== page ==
Overview of Proposed Changes to the OSHA Act Under the Miner Safety and Health Act of 2010


Procedural Status: The draft of the Miner Safety and Health Act (the “Miner Act”) was prepared by Senators Tom Harkin (D-Iowa) and Patty Murray (D-Wash.). Representatives George Miller (D-Calif) and Lynn Woosley (D-Calif) then contributed to the draft to introduce it in the House of Representatives. After being introduced on July 1, 2010 and being referred to the House Education and Labor Committee, the Committee recently recommended that the Act be considered by the House as a whole. Senators are engaged in bi-partisan talks on the issue and expect to introduce companion legislation in the Fall of 2010.

Summary of Proposed Changes to the OSHA Act: Generally and concerning OSHA specifically, the draft bill will add greater anti-retaliation provisions, enhanced penalties, and broader enforcement tools to the agency. The key components to the proposed Miner Act are as follows:


Enhanced Penalties: Congress has increased the OSHA Act’s monetary penalties only once in 40 years despite inflation during this period. In turn, the Miner Act increases both civil and criminal penalties for every type of violation under the OSHA Act and would increase penalties for willful or repeat violations that involve a fatality to as much as $250,000. Regarding criminal penalties, the Miner Act would amend the criminal provisions to change the burden of proof from willfully to knowingly. 


Whistleblower Protections: The Miner Act would expand Section 11(c) of the OSHA Act to prevent retaliation against workers for reporting injuries, illnesses or unsafe conditions, or refusing to perform a task that the worker reasonably believes could result in serious injury or illness. The Act would also increase the existing 30 day deadline for filing a Section 11(c) complaint to 180 days. Further, the Miner Act would adopt the “contributing factor” test for determining when illegal retaliation has occurred.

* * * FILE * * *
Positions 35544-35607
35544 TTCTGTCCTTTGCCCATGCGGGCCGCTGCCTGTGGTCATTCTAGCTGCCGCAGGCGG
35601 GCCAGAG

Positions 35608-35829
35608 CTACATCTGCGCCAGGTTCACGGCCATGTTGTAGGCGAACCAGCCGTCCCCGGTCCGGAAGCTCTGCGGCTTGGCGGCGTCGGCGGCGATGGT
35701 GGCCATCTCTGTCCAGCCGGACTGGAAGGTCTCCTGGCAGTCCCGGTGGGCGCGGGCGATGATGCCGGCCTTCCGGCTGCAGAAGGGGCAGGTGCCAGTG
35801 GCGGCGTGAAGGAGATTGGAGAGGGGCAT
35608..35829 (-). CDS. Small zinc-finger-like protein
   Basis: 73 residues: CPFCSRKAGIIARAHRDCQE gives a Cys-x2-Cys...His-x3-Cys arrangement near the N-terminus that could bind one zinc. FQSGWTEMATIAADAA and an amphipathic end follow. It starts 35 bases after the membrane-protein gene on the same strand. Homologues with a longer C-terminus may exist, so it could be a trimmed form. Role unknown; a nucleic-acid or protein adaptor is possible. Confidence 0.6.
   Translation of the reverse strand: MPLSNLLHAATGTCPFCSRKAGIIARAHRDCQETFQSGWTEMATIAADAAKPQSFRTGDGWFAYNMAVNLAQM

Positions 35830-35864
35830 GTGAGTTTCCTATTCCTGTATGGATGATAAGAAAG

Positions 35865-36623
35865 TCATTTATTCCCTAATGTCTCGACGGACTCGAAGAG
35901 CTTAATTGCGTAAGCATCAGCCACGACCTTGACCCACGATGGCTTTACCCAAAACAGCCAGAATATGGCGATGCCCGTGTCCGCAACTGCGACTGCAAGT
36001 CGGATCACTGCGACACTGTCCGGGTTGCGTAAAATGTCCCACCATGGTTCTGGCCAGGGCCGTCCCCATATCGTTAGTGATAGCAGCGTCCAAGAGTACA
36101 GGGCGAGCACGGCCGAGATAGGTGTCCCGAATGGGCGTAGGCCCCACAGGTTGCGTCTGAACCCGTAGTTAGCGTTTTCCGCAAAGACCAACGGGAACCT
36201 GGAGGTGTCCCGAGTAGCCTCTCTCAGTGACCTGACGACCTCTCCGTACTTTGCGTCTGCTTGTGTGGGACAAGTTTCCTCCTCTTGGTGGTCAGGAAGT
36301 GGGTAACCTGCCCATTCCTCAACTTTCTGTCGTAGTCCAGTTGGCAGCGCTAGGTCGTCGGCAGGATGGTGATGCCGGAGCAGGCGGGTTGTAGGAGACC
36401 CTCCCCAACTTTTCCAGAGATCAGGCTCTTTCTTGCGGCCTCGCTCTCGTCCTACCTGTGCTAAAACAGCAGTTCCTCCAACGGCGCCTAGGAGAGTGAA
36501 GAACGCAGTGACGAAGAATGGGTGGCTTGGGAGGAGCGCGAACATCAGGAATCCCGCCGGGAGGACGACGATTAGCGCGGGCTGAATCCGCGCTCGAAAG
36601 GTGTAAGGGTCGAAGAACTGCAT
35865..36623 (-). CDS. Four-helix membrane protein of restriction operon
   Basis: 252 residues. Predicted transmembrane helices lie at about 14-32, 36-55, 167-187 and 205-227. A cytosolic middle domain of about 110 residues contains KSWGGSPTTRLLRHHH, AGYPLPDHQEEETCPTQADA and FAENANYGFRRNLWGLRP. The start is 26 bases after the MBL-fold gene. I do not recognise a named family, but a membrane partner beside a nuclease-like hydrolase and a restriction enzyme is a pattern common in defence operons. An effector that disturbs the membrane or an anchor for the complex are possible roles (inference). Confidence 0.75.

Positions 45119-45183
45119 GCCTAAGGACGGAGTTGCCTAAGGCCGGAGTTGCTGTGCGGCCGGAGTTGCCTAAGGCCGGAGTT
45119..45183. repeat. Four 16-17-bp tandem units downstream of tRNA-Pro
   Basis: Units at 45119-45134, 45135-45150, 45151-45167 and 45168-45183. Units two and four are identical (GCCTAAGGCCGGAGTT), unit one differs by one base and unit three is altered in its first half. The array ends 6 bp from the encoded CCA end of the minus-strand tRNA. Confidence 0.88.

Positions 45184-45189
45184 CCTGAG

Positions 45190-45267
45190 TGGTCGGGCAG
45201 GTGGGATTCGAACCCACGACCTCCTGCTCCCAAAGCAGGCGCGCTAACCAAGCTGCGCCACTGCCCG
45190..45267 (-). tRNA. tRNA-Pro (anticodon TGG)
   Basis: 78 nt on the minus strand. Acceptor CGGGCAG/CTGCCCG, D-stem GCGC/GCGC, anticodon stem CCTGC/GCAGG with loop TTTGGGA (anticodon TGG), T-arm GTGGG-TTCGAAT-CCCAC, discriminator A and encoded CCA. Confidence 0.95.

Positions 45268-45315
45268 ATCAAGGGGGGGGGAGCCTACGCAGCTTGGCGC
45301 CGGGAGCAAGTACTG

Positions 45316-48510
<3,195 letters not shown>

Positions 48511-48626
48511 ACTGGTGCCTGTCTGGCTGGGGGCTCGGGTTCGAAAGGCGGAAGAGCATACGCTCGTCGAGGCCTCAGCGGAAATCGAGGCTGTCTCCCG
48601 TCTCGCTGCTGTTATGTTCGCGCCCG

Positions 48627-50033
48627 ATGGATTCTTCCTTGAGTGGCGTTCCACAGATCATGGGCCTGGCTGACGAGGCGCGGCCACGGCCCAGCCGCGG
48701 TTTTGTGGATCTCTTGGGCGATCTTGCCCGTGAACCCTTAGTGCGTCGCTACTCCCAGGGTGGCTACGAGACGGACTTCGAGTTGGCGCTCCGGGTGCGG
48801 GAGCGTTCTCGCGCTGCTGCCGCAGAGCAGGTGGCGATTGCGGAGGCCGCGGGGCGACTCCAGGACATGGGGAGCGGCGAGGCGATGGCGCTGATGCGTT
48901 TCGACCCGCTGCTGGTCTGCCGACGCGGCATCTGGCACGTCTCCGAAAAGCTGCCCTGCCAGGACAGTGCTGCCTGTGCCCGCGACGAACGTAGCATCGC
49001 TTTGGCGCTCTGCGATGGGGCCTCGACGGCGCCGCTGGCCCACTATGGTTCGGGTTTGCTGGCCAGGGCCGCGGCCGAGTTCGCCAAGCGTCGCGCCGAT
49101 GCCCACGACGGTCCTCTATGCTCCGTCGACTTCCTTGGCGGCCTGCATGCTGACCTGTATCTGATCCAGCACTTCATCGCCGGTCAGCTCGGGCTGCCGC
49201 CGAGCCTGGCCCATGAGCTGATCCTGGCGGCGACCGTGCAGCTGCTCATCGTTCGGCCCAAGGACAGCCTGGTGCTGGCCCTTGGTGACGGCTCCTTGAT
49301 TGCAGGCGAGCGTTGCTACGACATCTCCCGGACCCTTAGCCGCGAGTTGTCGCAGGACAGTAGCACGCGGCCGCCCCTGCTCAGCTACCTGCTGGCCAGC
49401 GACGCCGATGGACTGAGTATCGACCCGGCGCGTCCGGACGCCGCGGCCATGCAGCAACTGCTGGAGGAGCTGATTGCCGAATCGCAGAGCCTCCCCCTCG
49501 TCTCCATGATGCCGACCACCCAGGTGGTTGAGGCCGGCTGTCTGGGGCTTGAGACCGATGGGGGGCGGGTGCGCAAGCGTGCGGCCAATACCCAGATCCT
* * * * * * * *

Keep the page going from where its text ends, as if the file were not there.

Family Involvement: The Miner Act includes a section that would expand the rights of workers and victims’ families. The Act would provide the right of the victim to meet with OSHA to receive copies of the citation at no cost, to be informed of any Notice of Contest, and to appear and make a statement during settlement negotiations before agreement is made to withdraw or modify a citation. 


Abatement While Citations are Contested: Currently, if an employer challenges an OSHA citation, the employer is not obligated to correct the hazard during the administrative contest period until there has been a final judgment before the Review Commission or subsequent appellant court body. The Miner Act, however, provides OSHA the authority to require abatement during contest subject to a provision where the employer can move to stay the abatement period.

To read the full overview of the provisions under the Miner Safety and Health Act of 2010 pending in the House, which would amend the OSHA Act, click on the PDF linked below.  

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